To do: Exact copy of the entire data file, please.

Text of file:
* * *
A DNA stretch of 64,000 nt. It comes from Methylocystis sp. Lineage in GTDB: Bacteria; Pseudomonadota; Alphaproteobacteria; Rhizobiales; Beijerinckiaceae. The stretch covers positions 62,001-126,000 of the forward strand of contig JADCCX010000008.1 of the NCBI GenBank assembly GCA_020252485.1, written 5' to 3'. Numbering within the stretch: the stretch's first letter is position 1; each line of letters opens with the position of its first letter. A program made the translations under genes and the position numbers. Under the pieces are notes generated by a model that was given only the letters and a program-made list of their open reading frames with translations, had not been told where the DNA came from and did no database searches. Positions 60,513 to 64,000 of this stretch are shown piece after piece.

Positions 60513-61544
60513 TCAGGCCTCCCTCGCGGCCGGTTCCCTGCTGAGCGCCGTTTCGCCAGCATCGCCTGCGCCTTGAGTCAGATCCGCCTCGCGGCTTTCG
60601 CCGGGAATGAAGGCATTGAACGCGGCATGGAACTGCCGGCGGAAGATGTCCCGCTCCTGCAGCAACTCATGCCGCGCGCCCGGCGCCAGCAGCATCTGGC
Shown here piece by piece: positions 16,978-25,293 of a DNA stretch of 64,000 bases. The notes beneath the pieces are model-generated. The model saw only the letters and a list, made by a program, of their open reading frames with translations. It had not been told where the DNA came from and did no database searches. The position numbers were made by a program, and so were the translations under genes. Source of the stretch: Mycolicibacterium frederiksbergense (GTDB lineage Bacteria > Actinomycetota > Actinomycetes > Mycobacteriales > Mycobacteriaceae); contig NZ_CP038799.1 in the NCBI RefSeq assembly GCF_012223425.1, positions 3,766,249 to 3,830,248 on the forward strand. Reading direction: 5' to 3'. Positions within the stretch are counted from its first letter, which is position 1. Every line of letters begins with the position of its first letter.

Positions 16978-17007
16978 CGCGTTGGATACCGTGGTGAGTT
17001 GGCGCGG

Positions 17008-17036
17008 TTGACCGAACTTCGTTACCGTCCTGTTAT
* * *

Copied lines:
A DNA stretch of 64,000 nt. It comes from Methylocystis sp. Lineage in GTDB: Bacteria; Pseudomonadota; Alphaproteobacteria; Rhizobiales; Beijerinckiaceae. The stretch covers positions 62,001-126,000 of the forward strand of contig JADCCX010000008.1 of the NCBI GenBank assembly GCA_020252485.1, written 5' to 3'. Numbering within the stretch: the stretch's first letter is position 1; each line of letters opens with the position of its first letter. A program made the translations under genes and the position numbers. Under the pieces are notes generated by a model that was given only the letters and a program-made list of their open reading frames with translations, had not been told where the DNA came from and did no database searches. Positions 60,513 to 64,000 of this stretch are shown piece after piece.

Positions 60513-61544
60513 TCAGGCCTCCCTCGCGGCCGGTTCCCTGCTGAGCGCCGTTTCGCCAGCATCGCCTGCGCCTTGAGTCAGATCCGCCTCGCGGCTTTCG
60601 CCGGGAATGAAGGCATTGAACGCGGCATGGAACTGCCGGCGGAAGATGTCCCGCTCCTGCAGCAACTCATGCCGCGCGCCCGGCGCCAGCAGCATCTGGC
Shown here piece by piece: positions 16,978-25,293 of a DNA stretch of 64,000 bases. The notes beneath the pieces are model-generated. The model saw only the letters and a list, made by a program, of their open reading frames with translations. It had not been told where the DNA came from and did no database searches. The position numbers were made by a program, and so were the translations under genes. Source of the stretch: Mycolicibacterium frederiksbergense (GTDB lineage Bacteria > Actinomycetota > Actinomycetes > Mycobacteriales > Mycobacteriaceae); contig NZ_CP038799.1 in the NCBI RefSeq assembly GCF_012223425.1, positions 3,766,249 to 3,830,248 on the forward strand. Reading direction: 5' to 3'. Positions within the stretch are counted from its first letter, which is position 1. Every line of letters begins with the position of its first letter.

Positions 16978-17007
16978 CGCGTTGGATACCGTGGTGAGTT
17001 GGCGCGG

Positions 17008-17036
17008 TTGACCGAACTTCGTTACCGTCCTGTTAT